April home sales reveals that the market is holding steady.  It is a neutral market.  Home prices are increasing at a very modest rate, in accordance with statistical norms. Significant competition is with new homes.  Aging communities are facing increasing competition from the new builds/new communities, which are many and coming out of the ground.

However, that does not mean that the resale market is stagnant.  Rather, if a home and community have been well maintained, and its decorating and cosmetics kept relatively current, then it should sell within a few percentage points higher than it would have sold for last year.

As is always the case, proper pricing is key.  And that is where we are seeing signs of weakness, or more particularly, a misunderstanding on the part of many sellers as to where the market is.  Unrealistic expectations have resulted in a widening in the sold to list price percentage ratio and longer selling times.  Simply put, a list price higher than what the market will support does not benefit an owner/seller.  The perception by some that “ I need room to negotiate” is not supported by the data.  The fact is, the internet has made buyers savvy.  If listed to high, buyers will not bother with it.  The home risks languishing on the market, becoming stale, and generating a lower sold price than would have been obtained had it been priced right at the beginning.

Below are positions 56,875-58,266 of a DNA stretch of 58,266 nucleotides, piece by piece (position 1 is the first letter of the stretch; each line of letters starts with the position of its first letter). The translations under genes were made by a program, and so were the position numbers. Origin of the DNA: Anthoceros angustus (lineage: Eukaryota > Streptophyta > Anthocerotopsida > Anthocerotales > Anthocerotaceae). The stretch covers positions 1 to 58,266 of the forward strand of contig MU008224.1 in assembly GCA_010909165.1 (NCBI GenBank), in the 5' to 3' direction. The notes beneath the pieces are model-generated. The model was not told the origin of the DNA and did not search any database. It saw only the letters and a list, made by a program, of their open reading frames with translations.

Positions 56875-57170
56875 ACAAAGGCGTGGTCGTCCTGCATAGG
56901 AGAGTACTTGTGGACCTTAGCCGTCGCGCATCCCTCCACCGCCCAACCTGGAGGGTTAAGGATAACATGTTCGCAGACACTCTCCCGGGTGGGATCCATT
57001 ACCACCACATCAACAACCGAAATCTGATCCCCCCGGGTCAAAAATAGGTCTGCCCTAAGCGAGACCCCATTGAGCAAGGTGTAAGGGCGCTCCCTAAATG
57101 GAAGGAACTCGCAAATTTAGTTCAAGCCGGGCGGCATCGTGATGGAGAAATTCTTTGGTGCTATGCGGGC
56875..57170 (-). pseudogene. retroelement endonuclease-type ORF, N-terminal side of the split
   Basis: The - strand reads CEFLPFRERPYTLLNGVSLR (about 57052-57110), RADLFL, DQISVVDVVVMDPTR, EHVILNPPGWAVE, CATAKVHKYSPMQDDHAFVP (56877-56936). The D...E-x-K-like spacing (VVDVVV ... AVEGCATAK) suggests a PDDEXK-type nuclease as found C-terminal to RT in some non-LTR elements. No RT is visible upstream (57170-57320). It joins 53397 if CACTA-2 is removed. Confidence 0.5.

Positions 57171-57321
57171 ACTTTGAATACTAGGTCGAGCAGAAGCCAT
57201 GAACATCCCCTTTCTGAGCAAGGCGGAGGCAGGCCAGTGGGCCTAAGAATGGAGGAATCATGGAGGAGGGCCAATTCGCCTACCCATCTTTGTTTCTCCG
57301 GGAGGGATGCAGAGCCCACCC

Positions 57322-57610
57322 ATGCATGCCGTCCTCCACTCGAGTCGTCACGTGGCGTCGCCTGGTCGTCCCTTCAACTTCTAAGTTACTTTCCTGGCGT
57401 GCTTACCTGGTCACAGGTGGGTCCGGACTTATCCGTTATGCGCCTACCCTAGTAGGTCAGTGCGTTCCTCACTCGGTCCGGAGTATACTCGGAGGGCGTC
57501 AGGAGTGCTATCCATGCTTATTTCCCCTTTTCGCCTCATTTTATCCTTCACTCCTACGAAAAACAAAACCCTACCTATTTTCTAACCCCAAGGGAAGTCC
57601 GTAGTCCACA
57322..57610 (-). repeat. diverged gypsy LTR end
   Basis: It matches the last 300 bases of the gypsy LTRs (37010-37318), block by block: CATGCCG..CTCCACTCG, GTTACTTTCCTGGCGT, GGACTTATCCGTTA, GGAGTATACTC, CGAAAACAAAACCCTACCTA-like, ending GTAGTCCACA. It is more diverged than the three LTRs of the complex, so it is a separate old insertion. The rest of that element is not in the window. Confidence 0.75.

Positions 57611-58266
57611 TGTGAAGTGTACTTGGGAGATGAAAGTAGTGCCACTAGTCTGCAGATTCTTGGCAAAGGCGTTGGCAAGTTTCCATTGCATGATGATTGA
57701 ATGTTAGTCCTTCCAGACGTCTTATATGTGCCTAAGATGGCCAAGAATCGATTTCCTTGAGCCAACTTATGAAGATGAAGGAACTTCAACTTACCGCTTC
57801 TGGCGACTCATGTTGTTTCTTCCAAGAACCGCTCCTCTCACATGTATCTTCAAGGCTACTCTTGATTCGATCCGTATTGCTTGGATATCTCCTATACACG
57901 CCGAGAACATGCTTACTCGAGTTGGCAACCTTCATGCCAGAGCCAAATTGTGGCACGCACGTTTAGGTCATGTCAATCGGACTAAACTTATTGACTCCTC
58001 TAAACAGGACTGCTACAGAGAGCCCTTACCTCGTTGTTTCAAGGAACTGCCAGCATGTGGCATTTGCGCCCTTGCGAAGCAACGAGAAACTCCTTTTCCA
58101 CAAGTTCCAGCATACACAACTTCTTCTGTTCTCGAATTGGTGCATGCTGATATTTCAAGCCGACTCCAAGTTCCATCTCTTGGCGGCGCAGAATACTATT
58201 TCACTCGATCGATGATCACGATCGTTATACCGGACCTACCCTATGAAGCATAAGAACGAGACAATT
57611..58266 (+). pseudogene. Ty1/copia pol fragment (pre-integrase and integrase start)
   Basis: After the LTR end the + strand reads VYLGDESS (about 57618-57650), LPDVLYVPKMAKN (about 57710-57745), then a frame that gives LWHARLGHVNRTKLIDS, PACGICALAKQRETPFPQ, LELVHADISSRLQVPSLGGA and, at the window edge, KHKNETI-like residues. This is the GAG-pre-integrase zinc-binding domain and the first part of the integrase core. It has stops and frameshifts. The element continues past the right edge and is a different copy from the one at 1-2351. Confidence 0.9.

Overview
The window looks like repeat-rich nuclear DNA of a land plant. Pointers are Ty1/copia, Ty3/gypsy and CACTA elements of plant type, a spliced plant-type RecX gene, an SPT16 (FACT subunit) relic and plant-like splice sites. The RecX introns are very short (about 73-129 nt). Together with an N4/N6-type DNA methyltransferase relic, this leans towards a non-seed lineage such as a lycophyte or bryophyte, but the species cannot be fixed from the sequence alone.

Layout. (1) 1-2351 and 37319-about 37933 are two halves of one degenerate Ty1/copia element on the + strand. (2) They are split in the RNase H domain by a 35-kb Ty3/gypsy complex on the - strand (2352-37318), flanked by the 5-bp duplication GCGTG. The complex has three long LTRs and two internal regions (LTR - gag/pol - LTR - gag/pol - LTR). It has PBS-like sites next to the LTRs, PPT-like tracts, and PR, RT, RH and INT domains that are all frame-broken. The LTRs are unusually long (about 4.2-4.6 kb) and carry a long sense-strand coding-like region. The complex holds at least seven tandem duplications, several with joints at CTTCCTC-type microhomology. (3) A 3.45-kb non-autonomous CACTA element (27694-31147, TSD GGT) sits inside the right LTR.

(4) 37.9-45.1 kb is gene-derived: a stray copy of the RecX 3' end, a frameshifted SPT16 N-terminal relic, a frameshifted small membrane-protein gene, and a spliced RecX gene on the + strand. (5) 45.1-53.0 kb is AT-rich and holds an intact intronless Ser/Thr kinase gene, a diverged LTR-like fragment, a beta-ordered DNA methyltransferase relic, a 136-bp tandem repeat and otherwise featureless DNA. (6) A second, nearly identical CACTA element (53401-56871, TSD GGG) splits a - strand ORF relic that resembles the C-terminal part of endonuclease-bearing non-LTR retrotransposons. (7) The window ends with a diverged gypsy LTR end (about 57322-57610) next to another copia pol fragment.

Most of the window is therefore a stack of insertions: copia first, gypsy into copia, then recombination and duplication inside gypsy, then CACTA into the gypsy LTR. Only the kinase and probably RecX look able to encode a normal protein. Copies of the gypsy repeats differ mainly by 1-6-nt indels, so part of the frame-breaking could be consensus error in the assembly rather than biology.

1. Homes for Sale.  There were 2.1% more homes for sale in April 2017 (621 homes for sale) than April 2016 (608 homes for sale).
  2. Sold Homes.   1% more homes sold last month (204 closed sales) versus the same time last year (202 closed sales).
  3. Days on Market.  From listing to contract 82 days in April 2017, versus 60 days last year — i.e., it took 37 more days to sell a home this past April from April of last year.
  4. Sold/List Price Ratio.  It is falling, having widened by 2.1%.  In April homes went under contract when the sold price was 95% of the list price; whereas, it had been running at a 96% to 97% ratio.